What is it?
The Giulia Veloce is Alfa Romeo’s luxury mid-spec, mid-size sedan, which sits below the raucous twin-turbo V6-powered Quadrifoglio. Packing the most powerful iteration of the Giulia’s four-cylinder engine, the Veloce is a disruptor in what has become a somewhat stale luxury sedan segment. With a sticker price of $71,985, can it stick it to the established German and Japanese players, as well as leverage the hype of its more hardcore sibling?
- Engine – The 2.0-litre four-cylinder turbo engine is punchy and tractable, with a rorty exhaust note that encourages the use of higher revs. With 206kW and 400Nm, its outputs are more than sufficient for sporty driving, while also remaining civilised and flexible enough to deal with city traffic.
- Gearbox – The Giulia Veloce’s only transmission choice is a ZF eight-speed automatic. While occasionally stumbling at low speeds, it is otherwise smooth when shifting gears and delightfully sharp and decisive when you twist the drive mode selector to ‘Dynamic’. Column mounted paddle shifters are there for when you want to change gears on your own, and their large metal ‘ears’ are a tactile highlight of the interior.
- Steering – The dynamic masterstroke of the Giulia range is its steering, and it’s no different with the Veloce. The wheel is light in your hand, yet the quick steering rack (2.3 turns lock to lock) and its alertness around dead-centre makes the Veloce feel exceptionally nimble. Turning into corners, whether it be on urban streets or winding back roads, feels almost telepathic – and virtually effortless.
- Ride – Despite rolling on 19-inch rims (which look stunning), the ride in the Veloce is impressively supple. Even with the adaptive dampers in their sportiest setting, the ride is refined and controlled over bumpy roads.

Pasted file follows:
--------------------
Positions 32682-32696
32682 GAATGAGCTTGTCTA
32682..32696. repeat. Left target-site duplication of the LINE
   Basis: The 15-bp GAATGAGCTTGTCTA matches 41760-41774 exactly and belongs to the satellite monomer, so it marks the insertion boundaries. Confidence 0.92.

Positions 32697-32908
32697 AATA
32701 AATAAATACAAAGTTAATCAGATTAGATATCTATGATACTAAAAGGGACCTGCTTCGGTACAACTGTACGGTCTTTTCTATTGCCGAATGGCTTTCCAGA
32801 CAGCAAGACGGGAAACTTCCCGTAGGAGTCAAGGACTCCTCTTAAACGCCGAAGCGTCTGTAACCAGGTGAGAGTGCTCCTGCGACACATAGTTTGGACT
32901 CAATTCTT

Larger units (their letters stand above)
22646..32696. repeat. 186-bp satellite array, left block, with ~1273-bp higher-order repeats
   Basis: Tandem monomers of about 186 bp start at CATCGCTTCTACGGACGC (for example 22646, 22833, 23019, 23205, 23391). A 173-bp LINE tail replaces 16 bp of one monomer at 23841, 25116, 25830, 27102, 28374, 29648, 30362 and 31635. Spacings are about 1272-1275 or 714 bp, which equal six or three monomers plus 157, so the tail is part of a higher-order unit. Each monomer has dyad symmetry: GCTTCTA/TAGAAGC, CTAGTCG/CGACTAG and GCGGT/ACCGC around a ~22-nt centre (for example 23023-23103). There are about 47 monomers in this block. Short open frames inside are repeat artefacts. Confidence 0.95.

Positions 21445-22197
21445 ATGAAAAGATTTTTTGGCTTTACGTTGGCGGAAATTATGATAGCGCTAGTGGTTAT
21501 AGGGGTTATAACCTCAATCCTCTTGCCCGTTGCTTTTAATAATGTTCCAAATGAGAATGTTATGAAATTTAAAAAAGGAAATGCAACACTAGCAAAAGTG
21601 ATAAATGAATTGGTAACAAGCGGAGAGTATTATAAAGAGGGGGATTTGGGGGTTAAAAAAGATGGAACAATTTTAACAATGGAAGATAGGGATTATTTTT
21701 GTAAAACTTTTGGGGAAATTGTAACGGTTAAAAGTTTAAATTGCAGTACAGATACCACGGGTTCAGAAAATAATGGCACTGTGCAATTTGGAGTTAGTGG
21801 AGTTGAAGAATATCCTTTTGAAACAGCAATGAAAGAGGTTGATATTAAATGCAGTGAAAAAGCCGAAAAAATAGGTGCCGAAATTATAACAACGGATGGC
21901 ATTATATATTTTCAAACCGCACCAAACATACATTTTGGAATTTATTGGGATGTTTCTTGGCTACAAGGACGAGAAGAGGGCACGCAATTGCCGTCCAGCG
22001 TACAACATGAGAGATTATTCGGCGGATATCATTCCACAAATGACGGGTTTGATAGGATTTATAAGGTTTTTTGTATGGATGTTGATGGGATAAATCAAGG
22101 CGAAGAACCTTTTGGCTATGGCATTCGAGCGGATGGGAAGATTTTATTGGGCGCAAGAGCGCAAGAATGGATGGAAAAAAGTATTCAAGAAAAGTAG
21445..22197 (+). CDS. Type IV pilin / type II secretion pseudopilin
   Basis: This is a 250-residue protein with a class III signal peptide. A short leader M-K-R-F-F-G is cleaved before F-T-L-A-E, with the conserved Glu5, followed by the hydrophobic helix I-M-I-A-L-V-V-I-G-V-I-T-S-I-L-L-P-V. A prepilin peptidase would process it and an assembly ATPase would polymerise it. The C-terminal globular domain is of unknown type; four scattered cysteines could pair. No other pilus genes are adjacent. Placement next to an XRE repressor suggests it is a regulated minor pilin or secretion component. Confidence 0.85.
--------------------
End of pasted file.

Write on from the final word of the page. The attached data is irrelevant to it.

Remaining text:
- Brakes – The one major letdown of the Veloce is its unpredictable and wooden brake feel. The stopping power of the Giulia is below average, taking just 38.5-metres to come to a standstill from 100km/h, while the pedal feel doesn’t instil confidence. The brake-by-wire system is wooden in feel, and requires some brain recalibration to use smoothly. Owners will adapt, but it’s not up to par with the rest of the vehicle.
- Infotainment screen – While neatly integration into the dash, the 8.8-inch screen for the infotainment fails to fill entire unit, leaving large black spaces around its edges. Leaving room for a mid-cycle infotainment upgrade? Maybe, but for now Apple CarPlay and Android Auto smartphone mirroring aren’t available, while the reversing camera image is on the smaller side. While it isn’t touchscreen, the menus are reasonably easy to navigate – though the its centrally mounted dial interface isn’t as intuitive to operate as BMW’s iDrive system.
- Headrest – This is extremely nit-picky, but the cushioning in the headrests for front passengers is very firm. It’s far from a deal breaker for an otherwise well-sorted and comfortable car, but worth noting.
- Rear seats – Room in the back seats is slightly cramped compared to rivals, however a pair of sub-six foot adults would comfortably fit.
Any rivals I should consider?
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